After our meeting with sound artist Andi Otto and David-Maria Gramse of the Ensemble Resonanz, we made our way from St. Pauli’s imposing WW2 Bunker towards the infamous Reeperbahn. This strip of strip clubs, bars and sex shops is many things to many people. Stray dogs prowl the streets while German tourists drift in and out of small theatres. Perhaps the most interesting part of this lively area, though, is the huge role it played in The Beatles’ early career as a rock and roll cover band in the sixties.
This history is so tucked away, and oftentimes entirely lost, that you really need to know where to look in order to find it. And really, there is only one person you should trust to show you around the mean streets of the Reeperbahn: Steffi Hempel (who GIGsoup interviewed last year, you can read about it here). Steffi is widely regarded as one of the most-knowledgeable Beatles experts, and has been running her comprehensive musical tour of the area for over 15 years.
MTV UK called Hempel’s Beatles Tour “the greatest Beatles tour of all time,” and is incredibly popular with both native and international guests. This musical journey is completely unique, with fans travelling from all over the world to see Steffi do her thing. Ukulele in hand, Steffi gleefully covers a huge range of classic Beatles tracks including ‘I Saw Her Standing There’ and ‘In My Life (There Are Places I Remember)’, placing these famous tracks geographically amongst St. Pauli’s snaking streets and alleys.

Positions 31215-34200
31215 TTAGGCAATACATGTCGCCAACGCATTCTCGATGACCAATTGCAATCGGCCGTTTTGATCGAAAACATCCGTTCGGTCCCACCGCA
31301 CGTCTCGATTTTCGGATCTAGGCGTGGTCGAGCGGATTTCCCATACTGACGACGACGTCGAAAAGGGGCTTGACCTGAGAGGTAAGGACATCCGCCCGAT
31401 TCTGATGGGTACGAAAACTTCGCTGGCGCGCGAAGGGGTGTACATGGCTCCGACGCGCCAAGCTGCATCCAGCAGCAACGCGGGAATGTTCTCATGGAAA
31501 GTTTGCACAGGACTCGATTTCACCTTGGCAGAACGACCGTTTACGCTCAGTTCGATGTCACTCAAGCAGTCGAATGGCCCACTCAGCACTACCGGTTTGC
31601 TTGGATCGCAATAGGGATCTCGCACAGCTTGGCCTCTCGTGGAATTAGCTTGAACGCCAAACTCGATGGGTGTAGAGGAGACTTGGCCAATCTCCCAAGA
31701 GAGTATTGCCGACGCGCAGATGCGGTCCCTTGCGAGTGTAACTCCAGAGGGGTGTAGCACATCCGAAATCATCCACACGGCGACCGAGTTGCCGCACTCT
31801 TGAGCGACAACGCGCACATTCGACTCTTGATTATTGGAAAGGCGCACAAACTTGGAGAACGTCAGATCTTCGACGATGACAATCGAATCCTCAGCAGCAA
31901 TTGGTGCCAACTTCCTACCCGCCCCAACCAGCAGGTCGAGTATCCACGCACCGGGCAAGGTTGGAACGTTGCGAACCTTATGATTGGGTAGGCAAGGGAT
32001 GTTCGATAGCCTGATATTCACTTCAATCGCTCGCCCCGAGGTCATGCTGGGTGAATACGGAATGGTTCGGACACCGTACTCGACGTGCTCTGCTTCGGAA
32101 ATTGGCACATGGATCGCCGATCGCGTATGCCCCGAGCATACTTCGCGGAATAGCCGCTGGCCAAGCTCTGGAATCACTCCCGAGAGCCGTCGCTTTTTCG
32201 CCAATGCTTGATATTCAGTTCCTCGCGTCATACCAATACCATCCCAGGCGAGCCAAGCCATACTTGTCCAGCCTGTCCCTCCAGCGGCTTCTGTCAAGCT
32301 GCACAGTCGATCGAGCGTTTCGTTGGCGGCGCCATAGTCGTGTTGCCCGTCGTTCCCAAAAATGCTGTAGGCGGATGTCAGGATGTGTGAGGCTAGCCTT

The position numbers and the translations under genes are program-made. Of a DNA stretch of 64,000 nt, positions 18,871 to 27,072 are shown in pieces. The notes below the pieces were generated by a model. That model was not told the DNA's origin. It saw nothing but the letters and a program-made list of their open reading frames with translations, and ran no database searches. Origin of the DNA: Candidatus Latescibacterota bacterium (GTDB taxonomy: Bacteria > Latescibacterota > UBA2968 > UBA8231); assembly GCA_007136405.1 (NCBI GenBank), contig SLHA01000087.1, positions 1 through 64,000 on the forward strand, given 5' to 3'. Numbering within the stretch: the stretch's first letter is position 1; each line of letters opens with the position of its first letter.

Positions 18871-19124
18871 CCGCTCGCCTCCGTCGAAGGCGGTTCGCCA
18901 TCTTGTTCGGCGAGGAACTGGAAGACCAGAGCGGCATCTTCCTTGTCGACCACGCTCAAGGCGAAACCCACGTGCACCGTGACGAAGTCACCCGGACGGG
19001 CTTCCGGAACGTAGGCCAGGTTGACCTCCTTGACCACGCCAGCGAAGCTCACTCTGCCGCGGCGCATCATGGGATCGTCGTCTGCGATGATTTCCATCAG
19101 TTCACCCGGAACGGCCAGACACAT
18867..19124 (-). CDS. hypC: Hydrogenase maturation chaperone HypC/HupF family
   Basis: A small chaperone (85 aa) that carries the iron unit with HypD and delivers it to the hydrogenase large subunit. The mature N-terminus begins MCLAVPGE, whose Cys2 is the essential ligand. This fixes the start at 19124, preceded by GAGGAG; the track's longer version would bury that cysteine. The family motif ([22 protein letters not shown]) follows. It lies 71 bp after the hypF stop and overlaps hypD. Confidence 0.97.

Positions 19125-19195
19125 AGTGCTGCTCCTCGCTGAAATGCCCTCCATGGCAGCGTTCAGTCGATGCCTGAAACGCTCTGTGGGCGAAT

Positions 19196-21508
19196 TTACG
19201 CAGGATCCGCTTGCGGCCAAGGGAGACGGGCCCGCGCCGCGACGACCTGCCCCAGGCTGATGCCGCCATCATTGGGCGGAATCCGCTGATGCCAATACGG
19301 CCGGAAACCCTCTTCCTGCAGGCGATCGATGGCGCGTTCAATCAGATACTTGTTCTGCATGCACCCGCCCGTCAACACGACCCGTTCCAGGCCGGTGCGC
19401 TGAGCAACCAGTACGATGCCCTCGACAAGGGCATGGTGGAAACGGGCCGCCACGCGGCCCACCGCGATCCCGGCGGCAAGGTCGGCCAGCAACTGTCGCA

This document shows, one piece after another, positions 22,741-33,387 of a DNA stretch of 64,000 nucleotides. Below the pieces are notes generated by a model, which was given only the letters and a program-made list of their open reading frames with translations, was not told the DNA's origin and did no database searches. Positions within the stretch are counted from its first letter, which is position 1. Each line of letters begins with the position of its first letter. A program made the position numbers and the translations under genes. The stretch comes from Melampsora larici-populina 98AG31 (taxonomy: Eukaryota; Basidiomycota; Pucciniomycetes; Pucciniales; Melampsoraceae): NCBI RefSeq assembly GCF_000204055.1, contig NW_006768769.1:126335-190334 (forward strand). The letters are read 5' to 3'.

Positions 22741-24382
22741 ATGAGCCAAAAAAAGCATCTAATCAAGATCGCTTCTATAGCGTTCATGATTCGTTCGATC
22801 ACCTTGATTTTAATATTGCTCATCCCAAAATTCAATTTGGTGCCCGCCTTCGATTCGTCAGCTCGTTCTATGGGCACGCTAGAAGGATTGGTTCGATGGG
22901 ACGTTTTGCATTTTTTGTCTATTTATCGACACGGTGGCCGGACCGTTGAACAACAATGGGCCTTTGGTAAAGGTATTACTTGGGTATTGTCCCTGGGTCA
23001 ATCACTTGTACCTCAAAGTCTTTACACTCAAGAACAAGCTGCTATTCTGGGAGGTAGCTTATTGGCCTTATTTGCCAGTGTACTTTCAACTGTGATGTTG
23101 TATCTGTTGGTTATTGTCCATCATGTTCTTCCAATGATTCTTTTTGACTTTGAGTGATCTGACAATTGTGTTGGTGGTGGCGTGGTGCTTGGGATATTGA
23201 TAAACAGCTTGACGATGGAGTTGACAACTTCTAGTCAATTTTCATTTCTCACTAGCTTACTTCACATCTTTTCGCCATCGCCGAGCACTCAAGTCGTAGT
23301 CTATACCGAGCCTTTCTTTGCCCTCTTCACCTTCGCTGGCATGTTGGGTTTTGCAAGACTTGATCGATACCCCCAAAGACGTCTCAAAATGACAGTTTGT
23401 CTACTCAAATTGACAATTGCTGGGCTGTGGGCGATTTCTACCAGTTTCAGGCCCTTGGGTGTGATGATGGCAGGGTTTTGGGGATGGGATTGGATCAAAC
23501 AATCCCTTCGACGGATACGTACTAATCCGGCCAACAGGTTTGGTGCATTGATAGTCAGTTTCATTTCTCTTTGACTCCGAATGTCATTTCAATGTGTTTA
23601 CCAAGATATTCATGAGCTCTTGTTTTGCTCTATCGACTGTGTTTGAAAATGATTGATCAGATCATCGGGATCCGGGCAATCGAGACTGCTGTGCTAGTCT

“When the Beatles came to the city, they were all so young,”Steffi says, showing us the smooth black and white faces of Paul and John; the lesser-known and handsome Pete Best and Stuart Sutcliffe posing alongside for a dower photoshoot in Hamburg’s DOM theme park. “Can you imagine being so young and coming to somewhere like St. Pauli?” It is in this simple question that Steffi provides an insight into Hamburg and this little-known part of the Beatles’ career. A time where they were exposed to the sleaze of local gangsters, and, as legend has it, were accompanied on-stage by a stripper because they didn’t have enough songs to fill out their (often) six-hour sets at the Indra Club.
Steffi’s unabashed love of the Beatles comes across as so pure and wonderful, that she immediately sweeps you up in the stories that she’s gathered over her many years of research. Even if you’re not a Beatles fanatic, the tour provides a snapshot of the St. Pauli club scene of the early sixties and helps elevate the city via this corner of its musical past.
Steffi’s tour concludes next to the John Lennon Rock ‘n’ Roll Doorway, which is now part of one of St. Pauli’s many squats. The location is famously featured on Lennon’s 1975 album ‘Rock ‘n’ Roll’, but it looks very different now. Steffi has, of course, charmed the residents, greeting them with smiles and open arms. She makes sure to remind us to be respectful when taking photos—another insight into Steffi’s love and respect for St. Pauli and its people. Outside, the street is humming with life as Wohlwillstraßenfest, a yearly street party that takes over the area, continues on despite the drizzle. Shop owners chat with friends and passers-by, and the air is alive with music.